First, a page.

Filed in Current Affairs, Hong Kong

The price of petrol has just gone up in Hong Kong; again. We're now paying HK$12.66 per litre for normal grade petrol and HK$13.44 for high grade petrol. It's very expensive here but the oil companies don't mind increasing the price every chance they get anyway.

The latest excuse for increasing the price was the world wide cost of oil which recently hit US$61 per barrel, possibly the most expensive it's ever been. It's good and it's bad.

Caltex & Esso

It's good because it means that people will be more conscientious about the cars they buy and how much petrol they consume. It's good because more people will begin buying hybrid cars which are more environmentally friendly but still a little more expensive than a straight petrol burning car. It's good because institutions and companies working on engines that burn water rather than petrol will have more funding and more opportunities to finish their developments and release the final product onto the market.

It's bad because it's affecting the world economy. With higher oil prices, the only winners are the oil distributors and drilling companies. Everyone else loses. Companies' profits decrease. People have to spend more on petrol leaving less for other purchases. Overall, people have less to spend and that hurts the economy and everyone working within the economy. That's why the stock market is still not returning to healthy normal levels; although healthy might not be the proper word to use for a market where almost every company is over-rated.

Current petrol prices For years, we have heard rumours of people, inventors and companies who have worked on alternative engines, who have made progress and then been either bought out by the oil cartels or assassinated by the oil cartels when they refused to sell their inventions. Today's world is probably twenty years behind what it could have been in technological advancement if all of the world's inventions were allowed to be used and produced, including countless inventions not related to engines. Has anyone heard of the light bulb invented in Japan that doesn't burn out? No replacements needed. That was bought out real quick.

Another rumoured invention was that of an advanced passenger aircraft invented by a scientist in Holland, apparently for the U.S. government. The aircraft used advanced technologies to fly from Europe to the U.S. in just a few hours. That kind of invention wouldn't last long in today's world though. With all of the airlines heavy in debt paying large mortgages on their current aircraft, the last thing they'd want to see is a new airline using planes that can fly four times faster for the same price. They'd all be out of business quicker than you can fry an egg, and the banks holding their mortgages definitely wouldn't like that. Boeing wouldn't like it either and since they're best friends with the U.S. government, nothing that could hurt Boeing's earnings would be allowed onto the market without a major war.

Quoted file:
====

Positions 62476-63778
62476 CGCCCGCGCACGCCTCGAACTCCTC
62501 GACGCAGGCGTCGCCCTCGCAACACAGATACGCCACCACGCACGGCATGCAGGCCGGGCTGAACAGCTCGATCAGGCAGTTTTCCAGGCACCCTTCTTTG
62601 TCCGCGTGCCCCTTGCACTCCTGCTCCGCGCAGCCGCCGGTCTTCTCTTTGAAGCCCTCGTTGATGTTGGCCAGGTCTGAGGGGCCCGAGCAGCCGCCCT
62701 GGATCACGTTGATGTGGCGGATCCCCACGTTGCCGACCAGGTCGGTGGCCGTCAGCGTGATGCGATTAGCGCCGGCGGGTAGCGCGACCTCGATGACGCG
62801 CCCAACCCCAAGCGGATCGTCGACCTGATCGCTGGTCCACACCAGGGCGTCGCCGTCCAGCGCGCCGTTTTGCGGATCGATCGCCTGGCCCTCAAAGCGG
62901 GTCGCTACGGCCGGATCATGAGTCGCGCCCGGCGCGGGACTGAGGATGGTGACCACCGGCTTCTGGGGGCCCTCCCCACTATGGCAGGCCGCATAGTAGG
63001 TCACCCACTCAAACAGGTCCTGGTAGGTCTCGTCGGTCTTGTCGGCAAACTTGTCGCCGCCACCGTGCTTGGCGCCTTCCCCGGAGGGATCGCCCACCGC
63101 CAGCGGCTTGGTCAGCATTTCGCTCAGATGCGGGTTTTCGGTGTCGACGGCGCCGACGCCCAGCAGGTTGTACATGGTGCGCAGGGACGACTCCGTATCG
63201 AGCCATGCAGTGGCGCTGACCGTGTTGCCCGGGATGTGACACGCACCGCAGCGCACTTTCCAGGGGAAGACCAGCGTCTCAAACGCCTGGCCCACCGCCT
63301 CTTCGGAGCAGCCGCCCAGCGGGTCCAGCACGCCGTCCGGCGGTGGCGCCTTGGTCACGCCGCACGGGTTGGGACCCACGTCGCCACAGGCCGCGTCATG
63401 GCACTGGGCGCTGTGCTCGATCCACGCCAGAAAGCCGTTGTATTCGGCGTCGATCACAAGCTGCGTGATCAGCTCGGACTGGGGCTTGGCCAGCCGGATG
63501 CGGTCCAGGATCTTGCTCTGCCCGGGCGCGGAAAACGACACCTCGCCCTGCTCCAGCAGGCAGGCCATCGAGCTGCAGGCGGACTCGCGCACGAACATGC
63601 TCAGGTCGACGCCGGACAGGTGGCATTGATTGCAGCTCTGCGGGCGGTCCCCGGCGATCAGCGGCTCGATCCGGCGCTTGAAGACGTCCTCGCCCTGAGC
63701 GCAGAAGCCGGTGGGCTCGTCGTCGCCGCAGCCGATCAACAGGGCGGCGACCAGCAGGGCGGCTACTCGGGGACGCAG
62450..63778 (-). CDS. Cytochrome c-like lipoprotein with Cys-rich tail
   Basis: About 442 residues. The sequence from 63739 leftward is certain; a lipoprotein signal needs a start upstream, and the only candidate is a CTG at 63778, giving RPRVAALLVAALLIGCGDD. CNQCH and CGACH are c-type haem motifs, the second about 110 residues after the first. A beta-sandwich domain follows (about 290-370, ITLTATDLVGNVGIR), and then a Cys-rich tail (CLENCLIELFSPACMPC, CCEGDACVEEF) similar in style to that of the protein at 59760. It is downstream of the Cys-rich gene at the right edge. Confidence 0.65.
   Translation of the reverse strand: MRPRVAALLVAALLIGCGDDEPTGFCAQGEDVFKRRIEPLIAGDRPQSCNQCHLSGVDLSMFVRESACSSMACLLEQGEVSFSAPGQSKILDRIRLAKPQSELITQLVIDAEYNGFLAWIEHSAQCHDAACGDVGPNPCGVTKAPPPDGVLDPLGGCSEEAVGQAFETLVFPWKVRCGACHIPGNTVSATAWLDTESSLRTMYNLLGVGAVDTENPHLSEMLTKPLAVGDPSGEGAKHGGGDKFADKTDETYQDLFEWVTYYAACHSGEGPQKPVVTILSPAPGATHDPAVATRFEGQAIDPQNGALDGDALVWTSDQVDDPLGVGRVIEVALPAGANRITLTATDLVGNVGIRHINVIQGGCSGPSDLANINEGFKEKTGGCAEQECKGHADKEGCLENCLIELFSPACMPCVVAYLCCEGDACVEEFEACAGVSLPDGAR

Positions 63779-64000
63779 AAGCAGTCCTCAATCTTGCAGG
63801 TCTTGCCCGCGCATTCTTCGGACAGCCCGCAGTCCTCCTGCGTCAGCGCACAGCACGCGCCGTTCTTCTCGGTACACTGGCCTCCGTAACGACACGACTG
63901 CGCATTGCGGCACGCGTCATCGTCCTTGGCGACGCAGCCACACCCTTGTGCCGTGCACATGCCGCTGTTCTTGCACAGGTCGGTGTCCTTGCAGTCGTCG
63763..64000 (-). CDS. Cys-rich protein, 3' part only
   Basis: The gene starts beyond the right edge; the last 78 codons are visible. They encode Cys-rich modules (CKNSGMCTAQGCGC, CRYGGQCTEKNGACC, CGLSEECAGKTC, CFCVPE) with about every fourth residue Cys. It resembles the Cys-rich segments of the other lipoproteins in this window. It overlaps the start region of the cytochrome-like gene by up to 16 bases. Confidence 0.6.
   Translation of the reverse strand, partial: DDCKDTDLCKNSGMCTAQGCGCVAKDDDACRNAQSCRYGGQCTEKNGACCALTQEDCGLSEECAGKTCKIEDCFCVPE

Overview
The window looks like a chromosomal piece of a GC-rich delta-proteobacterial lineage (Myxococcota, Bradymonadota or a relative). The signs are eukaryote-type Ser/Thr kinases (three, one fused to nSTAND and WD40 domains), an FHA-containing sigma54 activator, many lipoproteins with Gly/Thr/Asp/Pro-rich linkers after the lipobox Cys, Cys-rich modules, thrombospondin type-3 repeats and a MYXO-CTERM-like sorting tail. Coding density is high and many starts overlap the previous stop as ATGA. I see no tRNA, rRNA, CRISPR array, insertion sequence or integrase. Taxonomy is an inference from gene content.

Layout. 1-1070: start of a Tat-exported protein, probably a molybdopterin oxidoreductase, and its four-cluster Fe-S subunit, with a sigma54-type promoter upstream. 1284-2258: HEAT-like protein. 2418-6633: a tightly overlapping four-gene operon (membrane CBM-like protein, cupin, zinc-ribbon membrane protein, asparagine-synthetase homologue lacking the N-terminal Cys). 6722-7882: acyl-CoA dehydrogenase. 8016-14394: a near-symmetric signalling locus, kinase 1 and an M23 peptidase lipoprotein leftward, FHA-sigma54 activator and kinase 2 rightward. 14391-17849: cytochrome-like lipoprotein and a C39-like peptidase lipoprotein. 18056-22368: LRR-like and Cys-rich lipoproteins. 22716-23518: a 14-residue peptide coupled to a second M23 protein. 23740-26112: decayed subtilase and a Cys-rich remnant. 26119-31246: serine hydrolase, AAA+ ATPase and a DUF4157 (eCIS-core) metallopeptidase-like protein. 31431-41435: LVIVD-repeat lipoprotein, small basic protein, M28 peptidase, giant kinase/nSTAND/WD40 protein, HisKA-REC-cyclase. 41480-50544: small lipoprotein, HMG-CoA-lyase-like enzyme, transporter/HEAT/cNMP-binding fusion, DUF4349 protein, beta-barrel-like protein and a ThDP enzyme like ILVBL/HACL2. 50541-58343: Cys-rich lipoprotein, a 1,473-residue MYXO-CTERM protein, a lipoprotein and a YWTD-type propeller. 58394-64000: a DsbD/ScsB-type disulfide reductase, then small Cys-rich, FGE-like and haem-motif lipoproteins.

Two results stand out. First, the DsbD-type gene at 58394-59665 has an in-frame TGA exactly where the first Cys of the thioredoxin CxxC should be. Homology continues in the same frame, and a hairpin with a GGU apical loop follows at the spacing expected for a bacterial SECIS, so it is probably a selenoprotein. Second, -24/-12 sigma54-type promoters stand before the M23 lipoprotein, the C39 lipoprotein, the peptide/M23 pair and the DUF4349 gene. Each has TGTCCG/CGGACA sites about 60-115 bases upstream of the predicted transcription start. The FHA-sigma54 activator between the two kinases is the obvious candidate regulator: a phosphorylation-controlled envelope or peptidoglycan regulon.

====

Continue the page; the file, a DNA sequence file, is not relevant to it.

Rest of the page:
HK$12.66 is a lot of money to pay for petrol. Our car is a very comfortable albeit slightly ageing car with a three litre engine. To drive my wife to work in the morning costs around HK$83 including tunnel fees. That's a little shocking. It's no wonder smart people use the public transport here when they can. Add to that the cost of parking should you want to park your car at or near the office and you'd need to be a millionaire to survive through the year.

As a rule, there is no free parking in Hong Kong unless you're in the countryside. Parking in the city costs anywhere from HK$20 to HK$30 and more per hour. A few car parks even charge HK$50 per hour. That's a lot of money. During SARS and the economic depression, people stopped driving so competition began increasing among car parks. Consequently, a few things occurred. First, the hourly fee came down; just a little. Second, the car parks began using deceptive advertising. Their fee boards at the car park entrance would show the fee in large friendly letters. It was only after turning into the car park enough that you couldn't back out again that you would discover that the large friendly fee was per half hour, not per hour. It's now common for all car parks to advertise half hour fees rather than hourly fees. In some ways, it's good for the drivers because we can pay per half hour rather than per hour. Overall however, it's still more expensive than it used to be. Some car parks are now charging per quarter hour with a minimum charge of one hour. That gets rather complicated to calculate if you're in a hurry.

The charge-per-half-hour method used by the car parks is similar to the deceptive pricing methods used by the local supermarket chains, most notably ParknShop; owned and run by the infamous Li Ka Shing. They frequently put products on 'special'. If they change the prices frequently enough, people lose track and begin to think the prices really are special when they've actually been increased. My wife and I only buy a few things from ParknShop so we have excellent mental tracking of the prices. For some products, we watch for the fair dinkum discounts and then buy enough to last until the next discount; for example, washing powder and long life milk (fresh milk is way too expensive here).

Everybody loves to increase their prices. The local banks just announced service charge increases due to 'increasing operation costs' even though they continue to profit billions of dollars every year (which is why we keep our savings in bank equities rather than bank accounts). Oil companies increase their prices all the time, usually in response to crude oil price fluctuations. Unfortunately for us, they almost never decrease their prices, even when the crude oil prices fall. Anyone want to guess what the oil companies will do should the crude oil price come back down to US$50 per barrel?